Beta Technologies’ Alia prototype conducted a public flight demonstration in Louisiana on February 7, marking the first flight of an electric aircraft in the Bayou State, according to the Vermont-based manufacturer. The Alia aircraft arrived in Louisiana on February 5, two weeks after it wrapped up a three-month deployment on a U.S. Air Force base in Florida.
Together with its partner and customer Bristow Group, Beta hosted a viewing event for the flight at Houma-Terrebonne Airport (KHUM), located about 50 miles southwest of New Orleans. More than 100 attendees witnessed the flight, including Beta customers, local politicians, and airport officials. The piloted prototype made two passes over the airport during the flight, which lasted less than 10 minutes, a company spokesperson told AIN.
The airplane that flew in Louisiana was built as a prototype for Beta’s eVTOL aircraft, although it does not have vertical takeoff and landing capabilities. Last year Beta announced it would pursue FAA type certification for the conventional-takeoff-and-landing (CTOL) configuration of its electric aircraft in addition to the previously planned Alia 250 eVTOL model.
The eCTOL version, called CX300, is expected to enter service in 2025, followed by the Alia 250 eVTOL in 2026. Both can carry a pilot plus five passengers or up to 1,400 pounds (635 kilograms) of cargo. While Beta anticipates its eVTOL aircraft will have a range of 250 miles, the eCTOL prototype has flown as far as 386 miles (621 kilometers) on a single charge during flight tests.
Bristow Group, which operates a global fleet of more than 240 rotorcraft, placed a firm order in August 2022 for five Alia 250 eVTOL aircraft with options for another 50. After Beta announced its plans to certify the conventional CX300 model, Bristow placed an additional deposit-backed order for 50 CX300s. Bristow primarily serves customers in the oil and gas sector, although it also provides charter flights and search-and-rescue services.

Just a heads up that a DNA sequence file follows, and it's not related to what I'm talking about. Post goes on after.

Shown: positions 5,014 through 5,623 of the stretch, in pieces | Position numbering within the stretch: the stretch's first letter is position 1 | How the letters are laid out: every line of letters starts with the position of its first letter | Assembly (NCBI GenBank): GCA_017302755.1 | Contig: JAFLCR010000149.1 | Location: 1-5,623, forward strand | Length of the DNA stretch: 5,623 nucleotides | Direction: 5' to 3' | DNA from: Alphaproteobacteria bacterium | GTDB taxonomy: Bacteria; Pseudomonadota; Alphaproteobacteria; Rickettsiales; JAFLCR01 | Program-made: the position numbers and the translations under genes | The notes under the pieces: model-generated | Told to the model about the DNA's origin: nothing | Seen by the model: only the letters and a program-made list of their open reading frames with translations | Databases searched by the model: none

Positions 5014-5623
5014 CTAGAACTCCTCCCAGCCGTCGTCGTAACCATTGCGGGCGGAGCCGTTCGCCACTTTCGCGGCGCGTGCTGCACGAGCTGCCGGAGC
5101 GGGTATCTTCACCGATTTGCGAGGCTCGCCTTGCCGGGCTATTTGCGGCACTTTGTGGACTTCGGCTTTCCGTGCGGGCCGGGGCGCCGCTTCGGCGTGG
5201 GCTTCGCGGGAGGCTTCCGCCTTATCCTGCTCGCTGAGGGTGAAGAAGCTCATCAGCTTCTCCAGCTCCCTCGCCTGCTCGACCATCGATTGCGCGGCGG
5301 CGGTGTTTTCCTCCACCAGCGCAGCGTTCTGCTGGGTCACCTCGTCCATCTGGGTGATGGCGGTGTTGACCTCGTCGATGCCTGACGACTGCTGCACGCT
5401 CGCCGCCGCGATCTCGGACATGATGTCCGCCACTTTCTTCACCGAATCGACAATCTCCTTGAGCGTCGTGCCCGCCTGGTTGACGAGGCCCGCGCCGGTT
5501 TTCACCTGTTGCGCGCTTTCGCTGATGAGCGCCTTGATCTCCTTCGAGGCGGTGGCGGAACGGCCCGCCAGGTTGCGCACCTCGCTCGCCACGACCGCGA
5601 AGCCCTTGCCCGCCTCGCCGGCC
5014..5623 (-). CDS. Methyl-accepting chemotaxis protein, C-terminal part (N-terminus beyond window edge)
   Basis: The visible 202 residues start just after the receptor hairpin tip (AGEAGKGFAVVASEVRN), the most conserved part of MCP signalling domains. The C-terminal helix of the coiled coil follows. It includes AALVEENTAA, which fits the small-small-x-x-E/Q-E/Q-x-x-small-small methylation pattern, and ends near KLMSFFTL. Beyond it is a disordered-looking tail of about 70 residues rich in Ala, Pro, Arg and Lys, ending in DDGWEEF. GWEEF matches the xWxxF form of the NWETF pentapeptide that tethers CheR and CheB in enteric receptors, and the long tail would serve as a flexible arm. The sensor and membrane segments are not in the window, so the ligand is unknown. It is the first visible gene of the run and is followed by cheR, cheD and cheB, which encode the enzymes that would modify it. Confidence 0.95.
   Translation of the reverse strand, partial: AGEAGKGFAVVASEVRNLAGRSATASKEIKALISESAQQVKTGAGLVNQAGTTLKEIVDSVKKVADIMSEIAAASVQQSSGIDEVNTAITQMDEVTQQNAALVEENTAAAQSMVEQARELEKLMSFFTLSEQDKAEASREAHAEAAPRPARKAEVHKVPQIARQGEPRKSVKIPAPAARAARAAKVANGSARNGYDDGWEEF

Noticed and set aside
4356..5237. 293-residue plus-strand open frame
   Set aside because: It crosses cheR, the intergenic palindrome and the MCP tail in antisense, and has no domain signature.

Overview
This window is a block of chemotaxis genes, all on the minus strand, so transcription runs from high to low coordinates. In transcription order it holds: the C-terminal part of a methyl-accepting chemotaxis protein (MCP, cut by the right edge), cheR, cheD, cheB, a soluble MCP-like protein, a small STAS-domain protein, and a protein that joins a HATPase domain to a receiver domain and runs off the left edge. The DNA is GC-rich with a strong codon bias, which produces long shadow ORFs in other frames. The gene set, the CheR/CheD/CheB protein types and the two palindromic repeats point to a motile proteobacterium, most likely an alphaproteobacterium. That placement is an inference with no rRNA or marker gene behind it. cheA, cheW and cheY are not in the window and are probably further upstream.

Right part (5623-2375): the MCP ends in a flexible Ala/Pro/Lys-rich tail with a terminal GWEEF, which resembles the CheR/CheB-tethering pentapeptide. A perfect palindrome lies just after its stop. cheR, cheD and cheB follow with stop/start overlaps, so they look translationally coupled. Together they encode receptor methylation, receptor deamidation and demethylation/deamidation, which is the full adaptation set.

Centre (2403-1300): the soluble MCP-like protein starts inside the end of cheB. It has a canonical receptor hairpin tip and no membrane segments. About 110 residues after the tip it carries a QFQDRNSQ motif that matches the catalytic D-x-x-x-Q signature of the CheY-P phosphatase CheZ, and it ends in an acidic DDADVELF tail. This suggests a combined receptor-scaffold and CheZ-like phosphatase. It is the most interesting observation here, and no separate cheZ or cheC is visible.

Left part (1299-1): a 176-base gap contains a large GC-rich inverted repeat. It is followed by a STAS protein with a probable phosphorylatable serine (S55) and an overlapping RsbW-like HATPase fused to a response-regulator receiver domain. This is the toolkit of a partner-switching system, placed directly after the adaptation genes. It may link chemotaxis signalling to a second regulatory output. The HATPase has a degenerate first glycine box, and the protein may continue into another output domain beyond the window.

As the advanced air mobility (AAM) industry has been picking up steam over the past few years, Bristow has been making plans to electrify its fleet. The company has placed orders and signed provisional sales agreements with several other electric aircraft manufacturers, including Lilium, Vertical Aerospace, Electra, Eve Air Mobility, Overair, and Elroy Air.
“We believe aircraft like Beta’s Alia will play an important part in the future of aviation. These new technologies have the potential to make certain missions more efficient, quieter, more accessible, and more sustainable,” said Bristow president and CEO Chris Bradshaw. “We view AAM as a natural extension of Bristow’s core competencies of safe and reliable vertical flight solutions, and we see multiple avenues for Bristow to participate in the emerging AAM value chain.”
Under its plans to lay the groundwork for electric aircraft operations, Beta recently announced the installation of a pair of recharging stations at Alabama's Montgomery Regional Airport. The equipment was installed last week in partnership with Alabama Power. At an event on February 5, officials from the power company, the airport, Alabama's Department of Transportation watched an Alia aircraft land and take the inaugural charge.
Beta has now installed chargers at 17 sites across the U.S. and it is working on 55 additional locations for public and private applications with commercial, military, and medical partners. The equipment it has developed in-house can charge batteries for multiple aircraft types and ground vehicles.
"As we move closer to getting electric aircraft into operation, it is critical that we are building charging infrastructure where our customers need it," said Beta's chief operations officer Blain Newton. "Montgomery marks the first charger in Alabama as we continue to deploy our chargers in key markets that will help accelerate connectivity among regional and rural communities."